How to use

As with any spice, cinnamon is best when fresh. Try making a tea using 1 teaspoon of cinnamon to one cup of water. Drink 2 – 3 times a day between meals when experiencing stomach upset. You can add a teaspoon of honey for better taste. Sprinkle cinnamon on oatmeal or yogurt for added flavor and health benefits.

3) Licorice – Halts H. Pylori

A dull or burning pain in the stomach, between the breastbone and belly button, could be a sign of an ulcer. As mentioned earlier, the major perpetrator of ulcers is H. pylori. A study done in 2013 found significant evidence that licorice root had a healing effect when included in the treatment of ulcers caused by the nasty bug.(5)

Sufferers of chronic indigestion and heartburn find some relief from their symptoms by taking a licorice root supplement. Although not really present in the popular candy, licorice root in the form of supplements is easily obtained from a health food store or an herb shop. They are generally low-cost, highly-tolerable, and have minimal side effects.

How to Use

Follow the directions on the bottle that you purchase. Do not take longer than 6 weeks. Consult your doctor if you take medication for high blood pressure, kidney disease or diabetes.

4) Basil – More Than Just a Pretty Leaf

Basil leaves to alleviate gassy symptoms The basil leaf can often be seen atop a delicious Italian dish known as Caprese (a tomato slice, mozzarella slice, basil, drizzled with olive oil.) However, its value goes well beyond its aesthetic and flavorful qualities.

Like cinnamon, basil is a carminative, and so it can help to alleviate gassy symptoms.

In a study that looked at herbal remedies for symptoms associated with gastrointestinal disorders, basil was found to have anti-inflammatory and antibacterial activities. In addition, it decreased acid and pepsin output in the stomach.(6)

There are possibly over one hundred species and hybrids of basil with varying flavors and medicinal properties. For digestive issues, look to holy Basil and Thai basil.

How to Use

The Whole Foods market carries a variety of basil and may occasionally carry the holy and Thai versions. Look to find the plant and/or seeds sold so that you can grow your own and have it fresh.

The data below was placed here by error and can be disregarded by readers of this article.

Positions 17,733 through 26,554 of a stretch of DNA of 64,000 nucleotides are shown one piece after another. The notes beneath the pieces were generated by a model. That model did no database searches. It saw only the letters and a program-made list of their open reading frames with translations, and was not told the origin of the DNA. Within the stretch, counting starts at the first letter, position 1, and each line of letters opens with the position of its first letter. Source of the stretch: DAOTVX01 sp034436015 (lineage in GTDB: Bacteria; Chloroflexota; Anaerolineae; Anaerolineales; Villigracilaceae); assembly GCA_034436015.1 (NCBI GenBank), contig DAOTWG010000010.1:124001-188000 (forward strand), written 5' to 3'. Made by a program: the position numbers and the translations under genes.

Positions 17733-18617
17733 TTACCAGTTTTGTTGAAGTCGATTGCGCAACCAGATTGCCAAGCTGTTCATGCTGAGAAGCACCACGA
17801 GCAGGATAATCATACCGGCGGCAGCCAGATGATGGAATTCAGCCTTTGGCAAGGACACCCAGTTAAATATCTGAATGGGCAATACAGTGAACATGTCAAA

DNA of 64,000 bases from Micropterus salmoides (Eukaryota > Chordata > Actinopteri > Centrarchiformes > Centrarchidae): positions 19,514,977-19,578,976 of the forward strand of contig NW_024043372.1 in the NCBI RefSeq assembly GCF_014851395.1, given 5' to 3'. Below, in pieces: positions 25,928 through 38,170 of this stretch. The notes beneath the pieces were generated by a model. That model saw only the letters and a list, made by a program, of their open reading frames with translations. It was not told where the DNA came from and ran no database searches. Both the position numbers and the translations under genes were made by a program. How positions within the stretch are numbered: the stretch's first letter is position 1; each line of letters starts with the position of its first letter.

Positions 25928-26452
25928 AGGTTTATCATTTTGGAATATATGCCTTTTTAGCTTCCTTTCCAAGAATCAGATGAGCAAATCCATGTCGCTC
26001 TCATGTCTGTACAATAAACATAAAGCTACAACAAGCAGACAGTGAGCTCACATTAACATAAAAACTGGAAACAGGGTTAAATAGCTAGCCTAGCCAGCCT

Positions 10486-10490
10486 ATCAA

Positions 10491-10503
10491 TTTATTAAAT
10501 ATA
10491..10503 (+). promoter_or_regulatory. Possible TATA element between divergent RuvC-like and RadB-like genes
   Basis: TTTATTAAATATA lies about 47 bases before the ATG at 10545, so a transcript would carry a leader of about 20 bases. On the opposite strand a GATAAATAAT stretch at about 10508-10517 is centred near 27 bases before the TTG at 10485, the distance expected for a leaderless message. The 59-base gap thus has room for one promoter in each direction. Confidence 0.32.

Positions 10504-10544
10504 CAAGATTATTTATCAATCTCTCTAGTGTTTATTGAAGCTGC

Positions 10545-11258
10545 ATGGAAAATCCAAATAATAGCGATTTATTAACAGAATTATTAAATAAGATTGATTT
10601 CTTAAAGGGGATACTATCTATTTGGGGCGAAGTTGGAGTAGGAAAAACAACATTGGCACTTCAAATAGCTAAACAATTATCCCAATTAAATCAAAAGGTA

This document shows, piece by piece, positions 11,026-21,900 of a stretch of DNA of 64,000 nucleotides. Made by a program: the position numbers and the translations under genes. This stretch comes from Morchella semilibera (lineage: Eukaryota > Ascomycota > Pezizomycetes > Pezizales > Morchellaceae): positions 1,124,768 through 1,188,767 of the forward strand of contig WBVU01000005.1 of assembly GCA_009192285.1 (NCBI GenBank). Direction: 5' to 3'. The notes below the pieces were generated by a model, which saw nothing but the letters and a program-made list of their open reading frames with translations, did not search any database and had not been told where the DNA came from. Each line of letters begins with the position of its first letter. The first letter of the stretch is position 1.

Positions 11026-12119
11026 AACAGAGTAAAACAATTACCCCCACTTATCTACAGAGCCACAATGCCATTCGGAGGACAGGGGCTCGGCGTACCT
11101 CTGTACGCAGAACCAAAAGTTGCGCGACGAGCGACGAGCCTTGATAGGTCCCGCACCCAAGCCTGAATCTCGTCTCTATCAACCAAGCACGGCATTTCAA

Drying out the leaves and boiling in water can make a soothing tea. Serving the leaves in a salad or putting them in a soup adds flavor and health benefits.

5) Cumin – Comes to the Rescue for IBS

Not a stranger in most kitchens, cumin is another safe, natural, and inexpensive way to treat periodic indigestion. The whole seed can help your body digest food, and it also aids in relieving gas buildup.

Therapeutic effects of cumin were evaluated in a study of patients with Irritable Bowel Syndrome (IBS). Symptoms such as bloating, nausea, frequency of bowel movements, and pain while eliminating were significantly decreased after a 4-week treatment of cumin seeds.(7)

How to Use

Bring a quart of water to a boil and add 1 teaspoon of cumin seeds. Allow the mixture to sit for 20 minutes, then strain it and drink throughout the day. The seeds also can be used in baking or added to pasta and salads.

6) Probiotics – Preventative Maintenance

The health benefits of good bacteria – otherwise known as probiotics – have become common household knowledge. Food manufacturers have made us very aware of the need to get a daily dose of these helpful friends. Active cultures of a variety of strains are added to and/or come naturally in foods such as:
Woman eating yogurt for digestive discomfort

  • Yogurt
  • Kefir
  • Sauerkraut
  • Miso soup
  • Tempeh (a grain made from soybeans)
  • Kimchi (Asian form of pickled sauerkraut)
  • Kombucha Tea (Fermented tea)

Certain probiotic strains help in particular with digestive discomfort. One such strain is Lactobacillus helveticus LAFTI L10. In one study, it was clinically shown to promote digestive discomfort.(8)

For those who have trouble eating some of the probiotic-rich foods on the list or are taking medications that generally upset the gut, adding a probiotic supplement is a simple solution.

How to Use